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May 1991

Recurrent Herpes Simplex Keratitis With Concurrent Epithelial and Stromal Involvement: Immunohistochemical and Ultrastructural Observations

Author Affiliations

From the Department of Ophthalmology, Cullen Eye Institute, Baylor College of Medicine, Houston, Tex. Dr Holbach is now with Universität Erlangen-Nürnberg (Federal Republic of Germany).

Arch Ophthalmol. 1991;109(5):692-695. doi:10.1001/archopht.1991.01080050106039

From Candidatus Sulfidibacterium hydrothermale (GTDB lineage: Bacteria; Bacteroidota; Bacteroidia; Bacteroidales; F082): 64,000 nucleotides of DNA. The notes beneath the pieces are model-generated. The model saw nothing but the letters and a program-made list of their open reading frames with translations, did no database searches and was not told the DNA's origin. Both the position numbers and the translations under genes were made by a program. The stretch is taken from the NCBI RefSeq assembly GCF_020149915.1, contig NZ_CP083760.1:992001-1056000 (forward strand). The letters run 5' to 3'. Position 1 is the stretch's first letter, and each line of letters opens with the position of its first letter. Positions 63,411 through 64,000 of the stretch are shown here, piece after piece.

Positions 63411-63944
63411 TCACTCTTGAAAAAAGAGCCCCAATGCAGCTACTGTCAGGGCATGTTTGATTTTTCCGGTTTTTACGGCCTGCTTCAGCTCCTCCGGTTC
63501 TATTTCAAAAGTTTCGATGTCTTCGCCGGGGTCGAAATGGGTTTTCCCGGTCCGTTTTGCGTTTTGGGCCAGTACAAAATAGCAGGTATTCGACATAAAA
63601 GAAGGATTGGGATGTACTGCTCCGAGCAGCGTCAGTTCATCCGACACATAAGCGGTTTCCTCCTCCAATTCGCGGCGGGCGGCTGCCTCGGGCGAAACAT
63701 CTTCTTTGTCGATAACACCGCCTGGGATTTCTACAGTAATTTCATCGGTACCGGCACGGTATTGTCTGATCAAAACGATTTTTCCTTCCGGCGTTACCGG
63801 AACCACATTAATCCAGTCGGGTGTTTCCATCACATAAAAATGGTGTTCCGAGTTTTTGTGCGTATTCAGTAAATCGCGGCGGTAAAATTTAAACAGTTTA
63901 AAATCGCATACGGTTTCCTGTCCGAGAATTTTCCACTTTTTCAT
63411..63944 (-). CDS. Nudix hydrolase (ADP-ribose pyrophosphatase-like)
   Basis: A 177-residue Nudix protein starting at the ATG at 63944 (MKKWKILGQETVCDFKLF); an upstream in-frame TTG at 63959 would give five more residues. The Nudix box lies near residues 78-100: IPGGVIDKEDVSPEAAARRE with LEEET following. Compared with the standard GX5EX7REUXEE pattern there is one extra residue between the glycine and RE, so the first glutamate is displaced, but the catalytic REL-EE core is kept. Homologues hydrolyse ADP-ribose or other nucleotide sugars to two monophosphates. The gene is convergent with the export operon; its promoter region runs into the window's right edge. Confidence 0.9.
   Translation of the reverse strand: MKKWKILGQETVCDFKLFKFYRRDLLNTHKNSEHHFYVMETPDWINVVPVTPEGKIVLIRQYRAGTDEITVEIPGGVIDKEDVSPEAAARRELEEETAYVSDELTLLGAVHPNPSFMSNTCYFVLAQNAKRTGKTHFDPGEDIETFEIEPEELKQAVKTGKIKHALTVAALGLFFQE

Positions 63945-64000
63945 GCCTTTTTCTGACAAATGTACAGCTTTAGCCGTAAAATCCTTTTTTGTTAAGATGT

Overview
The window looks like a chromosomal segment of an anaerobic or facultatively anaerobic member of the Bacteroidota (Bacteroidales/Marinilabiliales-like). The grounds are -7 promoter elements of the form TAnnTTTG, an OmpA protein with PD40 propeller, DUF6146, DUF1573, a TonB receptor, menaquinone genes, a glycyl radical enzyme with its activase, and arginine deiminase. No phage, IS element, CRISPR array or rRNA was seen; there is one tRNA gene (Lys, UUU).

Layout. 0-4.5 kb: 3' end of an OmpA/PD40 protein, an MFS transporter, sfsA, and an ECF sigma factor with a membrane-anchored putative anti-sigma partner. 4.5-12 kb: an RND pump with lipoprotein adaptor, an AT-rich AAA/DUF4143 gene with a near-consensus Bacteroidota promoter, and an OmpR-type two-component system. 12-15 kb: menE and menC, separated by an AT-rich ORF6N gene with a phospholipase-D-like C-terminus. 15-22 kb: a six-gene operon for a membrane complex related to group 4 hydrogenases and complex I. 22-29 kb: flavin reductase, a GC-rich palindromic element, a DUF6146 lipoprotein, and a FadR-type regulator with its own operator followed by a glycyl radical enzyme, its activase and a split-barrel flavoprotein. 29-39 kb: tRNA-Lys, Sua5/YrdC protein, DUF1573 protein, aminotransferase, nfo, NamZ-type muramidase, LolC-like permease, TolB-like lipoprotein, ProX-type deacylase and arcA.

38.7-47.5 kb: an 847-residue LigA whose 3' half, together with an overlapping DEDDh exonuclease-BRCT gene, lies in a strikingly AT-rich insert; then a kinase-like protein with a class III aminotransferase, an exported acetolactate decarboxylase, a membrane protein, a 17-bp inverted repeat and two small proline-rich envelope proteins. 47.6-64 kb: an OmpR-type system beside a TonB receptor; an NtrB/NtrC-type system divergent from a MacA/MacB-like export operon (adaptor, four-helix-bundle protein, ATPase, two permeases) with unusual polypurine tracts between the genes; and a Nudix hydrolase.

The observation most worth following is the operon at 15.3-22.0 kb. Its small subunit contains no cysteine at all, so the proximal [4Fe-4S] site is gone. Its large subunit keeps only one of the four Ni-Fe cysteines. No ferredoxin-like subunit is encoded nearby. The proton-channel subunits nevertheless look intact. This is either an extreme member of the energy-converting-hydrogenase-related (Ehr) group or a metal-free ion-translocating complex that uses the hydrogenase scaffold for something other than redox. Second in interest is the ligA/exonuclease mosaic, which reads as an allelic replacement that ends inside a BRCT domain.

• A 65-year-old man with recurrent herpetic keratitis underwent corneal transplantation for persistent nonimmunologic graft failure. Histopathologic examination of the corneal button revealed an epithelial dendrite containing Cowdry type A inclusion bodies, moderate stromal edema, and a retrocorneal fibrous membrane. Immunohistochemical studies demonstrated herpes simplex virus antigens in epithelial cells bordering the dendritic defect and in stromal keratocytes. The mean width of corneal epithelium displaying herpes simplex virus-positive epithelial cells on either side of the dendritic defect measured 200 ± 46 μm. By electron microscopy, herpesvirus particles were identified in epithelial cells lining the dendrite as well as in stromal keratocytes. Infected keratocytes were scattered throughout the stroma but were not observed subjacent to the epithelial dendrite. This study demonstrates that a recurrent epithelial dendrite can be associated with subclinical stromal infection of the graft.

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